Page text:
5. Sallust, Iugurtha, 31.17 (1st cent. BCE - 1st cent. BCE)

6. Juvenal, Satires, 3.84-3.85 (1st cent. CE - 2nd cent. CE)

7. Plutarch, Romulus, 9.4, 11.1 (1st cent. CE - 2nd cent. CE)

9.4. But when they set out to establish their city, a dispute at once arose concerning the site. Romulus, accordingly, built Roma Quadrata (which means square ),and wished to have the city on that site; but Remus laid out a strong precinct on the Aventine hill, which was named from him Remonium, but now is called Rignarium. 11.1. Romulus buried Remus, together with his foster-fathers, in the Remonia, See chapter ix. 4. and then set himself to building his city, after summoning from Tuscany men who prescribed all the details in accordance with certain sacred ordices and writings, and taught them to him as in a religious rite. A circular trench was dug around what is now the Comitium, A space adjoining the forum where the people met in assembly. The mundus, or augural centre of the city, was really on thePalatine. and in this were deposited first-fruits of all things the use of which was sanctioned by custom as good and by nature as necessary; and finally, every man brought a small portion of the soil of his native land, and these were cast in among the first-fruits and mingled with them.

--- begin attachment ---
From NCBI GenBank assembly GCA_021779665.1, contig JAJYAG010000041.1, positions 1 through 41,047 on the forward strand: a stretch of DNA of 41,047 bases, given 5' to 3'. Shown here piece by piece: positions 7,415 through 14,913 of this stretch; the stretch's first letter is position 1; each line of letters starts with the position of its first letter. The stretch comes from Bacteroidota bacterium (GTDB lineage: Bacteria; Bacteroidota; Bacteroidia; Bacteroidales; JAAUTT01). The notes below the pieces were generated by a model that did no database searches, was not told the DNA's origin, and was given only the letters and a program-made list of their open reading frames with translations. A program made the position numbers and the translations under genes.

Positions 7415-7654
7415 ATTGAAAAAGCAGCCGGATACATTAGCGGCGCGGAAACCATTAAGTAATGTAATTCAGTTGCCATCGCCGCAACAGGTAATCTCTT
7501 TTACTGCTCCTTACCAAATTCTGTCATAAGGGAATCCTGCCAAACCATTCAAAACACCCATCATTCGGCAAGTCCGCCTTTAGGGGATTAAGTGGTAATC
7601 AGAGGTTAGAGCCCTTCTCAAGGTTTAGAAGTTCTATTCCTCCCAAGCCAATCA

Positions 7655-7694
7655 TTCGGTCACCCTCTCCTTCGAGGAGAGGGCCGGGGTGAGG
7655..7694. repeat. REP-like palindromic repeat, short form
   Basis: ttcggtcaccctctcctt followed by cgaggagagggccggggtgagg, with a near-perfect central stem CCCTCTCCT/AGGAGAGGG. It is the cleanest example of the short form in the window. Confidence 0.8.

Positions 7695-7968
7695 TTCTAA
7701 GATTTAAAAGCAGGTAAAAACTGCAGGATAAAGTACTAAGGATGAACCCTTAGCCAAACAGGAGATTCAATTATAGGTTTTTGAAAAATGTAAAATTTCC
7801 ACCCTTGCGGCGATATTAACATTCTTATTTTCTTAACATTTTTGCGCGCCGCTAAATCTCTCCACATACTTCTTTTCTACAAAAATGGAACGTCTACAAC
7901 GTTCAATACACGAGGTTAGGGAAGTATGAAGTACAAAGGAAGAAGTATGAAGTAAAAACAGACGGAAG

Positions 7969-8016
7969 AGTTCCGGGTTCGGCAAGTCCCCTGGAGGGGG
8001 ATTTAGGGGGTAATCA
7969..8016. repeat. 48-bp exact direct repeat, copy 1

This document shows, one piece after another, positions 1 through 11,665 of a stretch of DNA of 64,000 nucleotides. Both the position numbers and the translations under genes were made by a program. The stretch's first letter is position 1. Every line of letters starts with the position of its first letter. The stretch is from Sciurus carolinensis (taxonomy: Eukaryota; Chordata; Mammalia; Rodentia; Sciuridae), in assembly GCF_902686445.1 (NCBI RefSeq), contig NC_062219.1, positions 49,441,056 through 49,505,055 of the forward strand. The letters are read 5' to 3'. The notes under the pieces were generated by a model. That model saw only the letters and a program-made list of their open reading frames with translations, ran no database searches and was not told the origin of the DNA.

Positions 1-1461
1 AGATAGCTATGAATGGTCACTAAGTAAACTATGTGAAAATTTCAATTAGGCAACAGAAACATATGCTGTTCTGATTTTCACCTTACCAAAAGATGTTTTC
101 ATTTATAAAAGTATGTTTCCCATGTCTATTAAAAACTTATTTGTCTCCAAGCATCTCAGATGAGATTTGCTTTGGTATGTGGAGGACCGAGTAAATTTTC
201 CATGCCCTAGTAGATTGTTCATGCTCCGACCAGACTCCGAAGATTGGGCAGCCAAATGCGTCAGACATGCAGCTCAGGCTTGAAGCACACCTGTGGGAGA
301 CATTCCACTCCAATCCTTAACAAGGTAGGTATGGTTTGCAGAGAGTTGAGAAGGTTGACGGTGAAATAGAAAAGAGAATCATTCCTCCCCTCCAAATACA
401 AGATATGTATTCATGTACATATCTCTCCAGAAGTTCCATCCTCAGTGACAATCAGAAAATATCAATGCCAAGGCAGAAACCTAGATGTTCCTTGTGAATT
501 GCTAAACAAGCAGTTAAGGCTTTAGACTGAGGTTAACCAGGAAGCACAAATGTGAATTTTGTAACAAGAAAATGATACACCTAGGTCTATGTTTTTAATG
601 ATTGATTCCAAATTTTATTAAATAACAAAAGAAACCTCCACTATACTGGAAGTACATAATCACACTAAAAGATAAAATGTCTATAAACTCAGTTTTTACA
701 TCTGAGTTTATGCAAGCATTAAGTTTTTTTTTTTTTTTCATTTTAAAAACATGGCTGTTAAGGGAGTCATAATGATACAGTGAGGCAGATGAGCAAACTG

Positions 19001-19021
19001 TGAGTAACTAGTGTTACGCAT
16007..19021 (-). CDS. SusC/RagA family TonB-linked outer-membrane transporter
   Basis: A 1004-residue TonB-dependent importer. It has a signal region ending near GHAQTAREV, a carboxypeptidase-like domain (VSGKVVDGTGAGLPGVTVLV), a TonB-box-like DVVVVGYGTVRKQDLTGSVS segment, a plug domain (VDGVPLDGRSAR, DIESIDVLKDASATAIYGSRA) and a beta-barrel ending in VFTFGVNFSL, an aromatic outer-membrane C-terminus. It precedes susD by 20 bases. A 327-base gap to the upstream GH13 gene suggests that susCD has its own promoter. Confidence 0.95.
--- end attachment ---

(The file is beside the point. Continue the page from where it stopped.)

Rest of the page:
8. Quintilian, Institutes of Oratory, 11.2.20-11.2.21 (1st cent. CE - 1st cent. CE)

11.2.20.  These symbols are then arranged as follows. The first thought is placed, as it were, in the forecourt; the second, let us say, in the living-room; the remainder are placed in due order all round the impluvium and entrusted not merely to bedrooms and parlours, but even to the care of statues and the like. This done, as soon as the memory of the facts requires to be revived, all these places are visited in turn and the various deposits are demanded from their custodians, as the sight of each recalls the respective details. Consequently, however large the number of these which it is required to remember, all are linked one to the other like dancers hand in hand, and there can be no mistake since they what precedes to what follows, no trouble being required except the preliminary labour of committing the various points to memory. 11.2.21.  What I have spoken of as being done in a house, can equally well be done in connexion with public buildings, a long journey, the ramparts of a city, or even pictures. Or we may even imagine such places to ourselves. We require, therefore, places, real or imaginary, and images or symbols, which we must, of course, invent for ourselves. By images I mean the words by which we distinguish the things which we have to learn by heart: in fact, as Cicero says, we use "places like wax tablets and symbols in lieu of letters.